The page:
Welcome to Blogs of War. My name is John W. Little and this is essentially my personal blog. Almost all of my projects over the last fifteen years have been developed with the goal of understanding and addressing the critical national security, technology, and intelligence challenges facing the United States and its allies.
Blogs of War, created in 2002, is one of those projects. It gained international attention when CNN acknowledged that I, along with a few other war bloggers, were at times beating traditional sources to the story during the 2003 invasion of Iraq.
“Blogs of War” and other sites sometimes beat traditional sources with the latest war news. – CNN
That coverage, which was mostly comprised of rapid-fire, short, around the clock updates (think tweets - but well before Twitter) was later archived by the Library of Congress.
With Blogs of War I have tried to leverage decades of internet experience (pre-dating the web - think 300 baud modems and bulletin board systems) and a global network of contacts to mine, analyze, aggregate, and surface open source information with an eye towards identifying important trends at their origin. I also try to directly connect Blogs of War readers to smart, respected, non-partisan subject matter experts at every opportunity.
I am a 2017 Future for Good Fellow at The Institute for the Future. I spend a lot of time thinking about how technology, from social media to AI, is driving profound changes and creating significant tension in existing systems. We are witnessing the emergence of robotics, AI, incredibly powerful algorithms, and other transformational technologies that, while impactful now, stand to be significantly more disruptive in the very near future. Navigating this change, avoiding catastrophic conflict, building adaptive and resilient systems (all while preserving democratic ideals) is going to be tremendously challenging.
My projects and analysis have received global coverage from news organizations including CNN, BBC, CBS News, Australian Broadcasting Corporation, Canadian Broadcasting Corporation, Fast Company, Time Magazine, and PBS Newshour. That's pretty cool but I'm more interested in the connections that I can make with smart people and the projects that I'm able to contribute to. I don't go looking for media coverage - quite the opposite in fact.
In late 2014 I launched the Covert Contact podcast. My goal is to produce a program that showcases complex and meaningful national security topics in a manner that resonates across the entire spectrum. I have many diplomats, journalists, technical experts, intelligence and military professionals in the audience (which I am thankful for) but I want the casual observer of international affairs to find the program accessible, thought-provoking, and engaging as well. On Covert Contact we ditch partisan politics and complaints to go off in unexpected directions, wrestle with big problems, and struggle to gain an accurate understanding of what is happening in the world around us. Guests have included diplomats, technologists, spies, journalists, art historians, hackers, and authors.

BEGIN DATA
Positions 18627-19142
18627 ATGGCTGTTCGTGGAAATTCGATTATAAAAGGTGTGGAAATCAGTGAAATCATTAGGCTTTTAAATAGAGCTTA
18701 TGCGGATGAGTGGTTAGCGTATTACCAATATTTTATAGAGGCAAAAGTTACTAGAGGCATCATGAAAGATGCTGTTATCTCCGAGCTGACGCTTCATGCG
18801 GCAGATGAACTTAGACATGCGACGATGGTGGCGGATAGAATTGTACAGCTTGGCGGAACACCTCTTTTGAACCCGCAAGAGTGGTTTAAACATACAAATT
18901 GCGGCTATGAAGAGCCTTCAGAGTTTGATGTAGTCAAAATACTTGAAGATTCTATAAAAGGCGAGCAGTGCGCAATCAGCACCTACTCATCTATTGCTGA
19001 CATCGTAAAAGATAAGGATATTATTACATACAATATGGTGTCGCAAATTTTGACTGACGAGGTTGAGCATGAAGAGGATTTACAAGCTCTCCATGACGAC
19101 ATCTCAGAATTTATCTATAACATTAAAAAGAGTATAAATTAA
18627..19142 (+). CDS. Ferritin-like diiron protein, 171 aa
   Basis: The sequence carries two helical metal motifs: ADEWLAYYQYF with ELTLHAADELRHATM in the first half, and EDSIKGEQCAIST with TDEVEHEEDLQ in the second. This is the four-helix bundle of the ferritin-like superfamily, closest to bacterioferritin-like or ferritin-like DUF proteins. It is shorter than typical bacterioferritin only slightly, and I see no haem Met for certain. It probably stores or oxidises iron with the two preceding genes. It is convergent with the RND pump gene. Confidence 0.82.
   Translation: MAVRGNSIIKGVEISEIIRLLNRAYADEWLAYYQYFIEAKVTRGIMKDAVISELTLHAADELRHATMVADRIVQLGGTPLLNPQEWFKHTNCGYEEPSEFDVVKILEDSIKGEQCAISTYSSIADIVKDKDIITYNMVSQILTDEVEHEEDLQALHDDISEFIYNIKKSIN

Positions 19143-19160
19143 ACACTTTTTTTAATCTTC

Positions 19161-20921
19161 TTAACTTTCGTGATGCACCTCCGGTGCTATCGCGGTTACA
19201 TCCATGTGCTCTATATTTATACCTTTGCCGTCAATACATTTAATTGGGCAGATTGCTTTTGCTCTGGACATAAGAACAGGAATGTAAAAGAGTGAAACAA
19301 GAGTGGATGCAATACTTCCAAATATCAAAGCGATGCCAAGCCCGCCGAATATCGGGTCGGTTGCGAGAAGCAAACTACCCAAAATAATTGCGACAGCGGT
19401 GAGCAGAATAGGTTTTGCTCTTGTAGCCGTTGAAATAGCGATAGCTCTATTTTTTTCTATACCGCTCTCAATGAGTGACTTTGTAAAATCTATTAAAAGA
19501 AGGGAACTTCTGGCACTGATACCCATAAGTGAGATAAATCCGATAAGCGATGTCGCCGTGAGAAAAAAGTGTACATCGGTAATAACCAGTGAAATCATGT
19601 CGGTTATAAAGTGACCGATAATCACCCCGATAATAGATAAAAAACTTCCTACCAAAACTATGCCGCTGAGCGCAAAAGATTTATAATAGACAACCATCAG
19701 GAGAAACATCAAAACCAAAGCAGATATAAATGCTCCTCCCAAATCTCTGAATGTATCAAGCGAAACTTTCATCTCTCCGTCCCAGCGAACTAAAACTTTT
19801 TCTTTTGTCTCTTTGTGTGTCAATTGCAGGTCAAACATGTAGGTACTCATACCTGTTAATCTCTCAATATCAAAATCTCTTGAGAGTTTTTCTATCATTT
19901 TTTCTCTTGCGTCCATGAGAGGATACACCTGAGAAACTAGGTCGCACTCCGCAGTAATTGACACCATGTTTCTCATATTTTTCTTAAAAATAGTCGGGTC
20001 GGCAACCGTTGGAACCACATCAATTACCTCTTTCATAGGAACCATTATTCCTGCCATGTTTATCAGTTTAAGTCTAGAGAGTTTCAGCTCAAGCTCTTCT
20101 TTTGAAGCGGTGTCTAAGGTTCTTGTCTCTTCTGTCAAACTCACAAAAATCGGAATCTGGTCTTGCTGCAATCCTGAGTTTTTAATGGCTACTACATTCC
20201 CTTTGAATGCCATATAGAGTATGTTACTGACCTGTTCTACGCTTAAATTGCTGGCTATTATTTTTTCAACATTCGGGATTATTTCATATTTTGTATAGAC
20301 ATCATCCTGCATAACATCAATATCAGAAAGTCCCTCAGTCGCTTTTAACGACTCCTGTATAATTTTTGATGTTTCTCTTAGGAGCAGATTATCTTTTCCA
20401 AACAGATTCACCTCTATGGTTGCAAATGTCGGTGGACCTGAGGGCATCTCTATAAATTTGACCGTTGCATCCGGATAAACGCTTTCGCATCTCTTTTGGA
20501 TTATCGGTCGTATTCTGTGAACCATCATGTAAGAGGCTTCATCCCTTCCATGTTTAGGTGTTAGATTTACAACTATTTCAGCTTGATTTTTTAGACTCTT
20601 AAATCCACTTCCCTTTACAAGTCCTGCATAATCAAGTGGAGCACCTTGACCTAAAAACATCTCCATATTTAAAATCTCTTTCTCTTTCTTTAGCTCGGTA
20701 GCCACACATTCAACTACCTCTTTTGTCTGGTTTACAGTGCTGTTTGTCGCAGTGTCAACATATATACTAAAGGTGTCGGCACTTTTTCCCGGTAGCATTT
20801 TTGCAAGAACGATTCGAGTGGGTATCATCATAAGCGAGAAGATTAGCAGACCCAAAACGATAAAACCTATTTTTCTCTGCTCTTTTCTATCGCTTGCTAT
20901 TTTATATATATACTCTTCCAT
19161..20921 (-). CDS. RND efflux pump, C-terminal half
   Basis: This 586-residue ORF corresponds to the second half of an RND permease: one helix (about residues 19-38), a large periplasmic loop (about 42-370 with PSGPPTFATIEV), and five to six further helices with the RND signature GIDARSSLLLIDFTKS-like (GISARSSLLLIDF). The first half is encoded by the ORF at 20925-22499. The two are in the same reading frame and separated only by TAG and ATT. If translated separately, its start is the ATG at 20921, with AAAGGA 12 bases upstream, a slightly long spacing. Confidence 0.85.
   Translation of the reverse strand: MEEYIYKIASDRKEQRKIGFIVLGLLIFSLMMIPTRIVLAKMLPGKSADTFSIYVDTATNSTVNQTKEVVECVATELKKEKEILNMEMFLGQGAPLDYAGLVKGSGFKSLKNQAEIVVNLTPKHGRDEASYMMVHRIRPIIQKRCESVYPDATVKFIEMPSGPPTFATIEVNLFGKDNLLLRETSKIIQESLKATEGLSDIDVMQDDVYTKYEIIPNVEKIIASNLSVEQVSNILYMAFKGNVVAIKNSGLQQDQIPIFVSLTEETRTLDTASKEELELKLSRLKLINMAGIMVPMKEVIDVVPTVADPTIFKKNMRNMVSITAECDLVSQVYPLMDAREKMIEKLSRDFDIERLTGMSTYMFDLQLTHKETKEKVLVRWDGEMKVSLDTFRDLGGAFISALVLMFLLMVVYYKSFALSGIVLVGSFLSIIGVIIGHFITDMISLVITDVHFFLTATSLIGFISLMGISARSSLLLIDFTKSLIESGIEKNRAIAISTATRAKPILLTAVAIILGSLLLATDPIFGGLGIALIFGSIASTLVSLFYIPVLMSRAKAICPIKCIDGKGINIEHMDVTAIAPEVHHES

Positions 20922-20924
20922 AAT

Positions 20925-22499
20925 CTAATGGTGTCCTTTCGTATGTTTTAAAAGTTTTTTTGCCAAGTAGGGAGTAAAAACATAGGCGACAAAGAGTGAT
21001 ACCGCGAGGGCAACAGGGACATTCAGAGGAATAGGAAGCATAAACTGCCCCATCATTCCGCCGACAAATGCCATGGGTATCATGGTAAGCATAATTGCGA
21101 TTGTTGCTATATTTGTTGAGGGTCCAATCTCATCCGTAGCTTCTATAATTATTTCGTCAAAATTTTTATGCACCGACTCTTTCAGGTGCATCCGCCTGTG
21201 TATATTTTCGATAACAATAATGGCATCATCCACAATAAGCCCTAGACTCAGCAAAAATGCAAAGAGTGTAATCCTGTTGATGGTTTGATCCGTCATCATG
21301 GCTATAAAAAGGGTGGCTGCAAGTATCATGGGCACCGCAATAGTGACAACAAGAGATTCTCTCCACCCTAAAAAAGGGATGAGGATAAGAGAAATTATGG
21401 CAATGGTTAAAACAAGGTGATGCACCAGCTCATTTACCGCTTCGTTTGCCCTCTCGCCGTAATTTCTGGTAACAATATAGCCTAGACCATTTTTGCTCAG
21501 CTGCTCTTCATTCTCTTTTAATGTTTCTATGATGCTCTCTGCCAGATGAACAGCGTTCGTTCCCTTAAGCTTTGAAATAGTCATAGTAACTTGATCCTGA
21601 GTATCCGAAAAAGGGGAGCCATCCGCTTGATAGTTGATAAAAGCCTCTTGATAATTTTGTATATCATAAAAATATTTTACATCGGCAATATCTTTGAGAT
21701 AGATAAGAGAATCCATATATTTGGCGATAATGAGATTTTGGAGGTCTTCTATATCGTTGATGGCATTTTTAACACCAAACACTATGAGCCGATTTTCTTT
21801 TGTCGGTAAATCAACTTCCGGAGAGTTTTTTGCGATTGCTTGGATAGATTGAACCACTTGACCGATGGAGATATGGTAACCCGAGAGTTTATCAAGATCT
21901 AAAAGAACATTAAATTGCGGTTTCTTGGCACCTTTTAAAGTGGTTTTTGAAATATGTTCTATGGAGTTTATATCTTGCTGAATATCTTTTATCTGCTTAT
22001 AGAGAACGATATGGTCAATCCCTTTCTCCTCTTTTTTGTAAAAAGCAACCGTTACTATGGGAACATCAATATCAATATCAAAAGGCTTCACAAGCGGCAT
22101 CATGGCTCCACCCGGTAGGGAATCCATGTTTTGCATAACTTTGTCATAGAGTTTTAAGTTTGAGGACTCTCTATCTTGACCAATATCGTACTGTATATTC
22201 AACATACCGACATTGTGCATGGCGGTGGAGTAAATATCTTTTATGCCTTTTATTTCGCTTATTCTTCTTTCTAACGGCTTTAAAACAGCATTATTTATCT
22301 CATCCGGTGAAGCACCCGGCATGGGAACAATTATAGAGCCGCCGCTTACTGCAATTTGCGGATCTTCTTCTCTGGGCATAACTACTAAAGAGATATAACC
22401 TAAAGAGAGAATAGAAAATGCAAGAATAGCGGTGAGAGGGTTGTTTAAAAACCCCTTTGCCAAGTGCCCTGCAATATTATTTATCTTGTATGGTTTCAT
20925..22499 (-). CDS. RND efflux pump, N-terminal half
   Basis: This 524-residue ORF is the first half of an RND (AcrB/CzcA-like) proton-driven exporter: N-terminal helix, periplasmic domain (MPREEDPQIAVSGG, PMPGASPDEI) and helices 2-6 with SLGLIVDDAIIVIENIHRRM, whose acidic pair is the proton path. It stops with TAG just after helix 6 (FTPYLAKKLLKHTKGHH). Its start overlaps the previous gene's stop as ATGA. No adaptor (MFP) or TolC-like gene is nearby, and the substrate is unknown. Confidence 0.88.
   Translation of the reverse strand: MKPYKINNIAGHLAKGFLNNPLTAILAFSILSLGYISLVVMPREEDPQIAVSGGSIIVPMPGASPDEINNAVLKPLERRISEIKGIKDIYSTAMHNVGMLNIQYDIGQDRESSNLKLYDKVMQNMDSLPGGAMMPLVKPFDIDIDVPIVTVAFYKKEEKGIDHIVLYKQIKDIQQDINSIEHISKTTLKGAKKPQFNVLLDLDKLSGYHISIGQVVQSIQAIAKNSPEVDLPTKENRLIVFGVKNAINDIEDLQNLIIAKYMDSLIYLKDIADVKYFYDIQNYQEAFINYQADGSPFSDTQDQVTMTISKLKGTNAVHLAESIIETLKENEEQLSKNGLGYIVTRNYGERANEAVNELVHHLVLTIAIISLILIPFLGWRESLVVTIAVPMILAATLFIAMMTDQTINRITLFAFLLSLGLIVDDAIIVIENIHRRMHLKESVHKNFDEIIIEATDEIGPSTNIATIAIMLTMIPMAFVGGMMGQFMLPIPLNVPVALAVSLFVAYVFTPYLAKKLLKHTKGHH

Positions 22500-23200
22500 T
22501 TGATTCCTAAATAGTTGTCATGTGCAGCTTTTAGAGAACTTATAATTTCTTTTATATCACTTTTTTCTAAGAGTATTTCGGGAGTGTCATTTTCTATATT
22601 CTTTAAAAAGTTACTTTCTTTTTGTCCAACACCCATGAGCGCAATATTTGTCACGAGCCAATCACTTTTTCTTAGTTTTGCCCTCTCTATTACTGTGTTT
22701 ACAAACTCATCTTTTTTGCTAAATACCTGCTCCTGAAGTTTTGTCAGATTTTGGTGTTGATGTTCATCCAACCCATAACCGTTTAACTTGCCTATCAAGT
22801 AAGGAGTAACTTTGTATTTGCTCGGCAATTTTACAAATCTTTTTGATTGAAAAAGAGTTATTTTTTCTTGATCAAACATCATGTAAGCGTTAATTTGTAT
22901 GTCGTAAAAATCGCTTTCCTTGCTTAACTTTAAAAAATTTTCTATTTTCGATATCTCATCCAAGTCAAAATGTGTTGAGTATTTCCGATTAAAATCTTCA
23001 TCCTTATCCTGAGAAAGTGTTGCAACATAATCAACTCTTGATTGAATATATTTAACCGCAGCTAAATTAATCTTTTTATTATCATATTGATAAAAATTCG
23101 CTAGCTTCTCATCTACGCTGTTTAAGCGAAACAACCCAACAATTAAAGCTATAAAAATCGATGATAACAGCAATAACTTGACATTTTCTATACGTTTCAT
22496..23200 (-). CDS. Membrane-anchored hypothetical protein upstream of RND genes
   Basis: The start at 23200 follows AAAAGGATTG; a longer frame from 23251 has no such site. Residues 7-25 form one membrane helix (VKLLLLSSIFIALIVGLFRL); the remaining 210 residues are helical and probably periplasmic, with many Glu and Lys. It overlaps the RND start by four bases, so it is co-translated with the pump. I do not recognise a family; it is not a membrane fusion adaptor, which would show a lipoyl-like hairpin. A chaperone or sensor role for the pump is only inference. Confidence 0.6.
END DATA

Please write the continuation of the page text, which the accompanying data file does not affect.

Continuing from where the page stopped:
Before Covert Contact was a podcast it was a commercial national security focused Twitter aggregation tool:
I built Covert Contact after my livestreaming Twitter aggregators aimed at mining Tweets during the Egyptian Revolution gained widespread attention.
“Blogsofwar’s Egypt Twitter aggregator is also a must-read, especially for those who can understand Arabic.” – Fast Company
Unfortunately, Twitter later removed the streaming capability from their API and Covert Contact had to be retired - only to be reborn a few years later as a national security podcast.
That one disappointment aside, Twitter has been a real asset and significant focus for me since 2008. My primary account, @blogsofwar, was named one of Time Magazine's top 140 Twitter accounts of 2014 but what I collect via the service is as important as what I share. I'm always mining. Always mapping networks. Always making new contacts. Always looking for additional insight into critical problems.
Blogs of War “…pulls from hundreds of political, security and intelligence sources to find and tweet the nuggets its followers don’t necessarily know they need to know.” – TIME
I have undertaken all of these projects without expectations about outcomes but occasionally my work gets picked up and referenced in ways that are unexpected. Finding my analysis of Tor, and its limitations (Tor and the Illusion of Anonymity), cited in United States v. Matish was one such surprise. Blogs of War has led me into many strange surprises over the years but it has never been boring.
Thanks for reading & listening,
* Selfie taken at the summit of Mt. Belford (14,197ft) in 2010. My first 14er.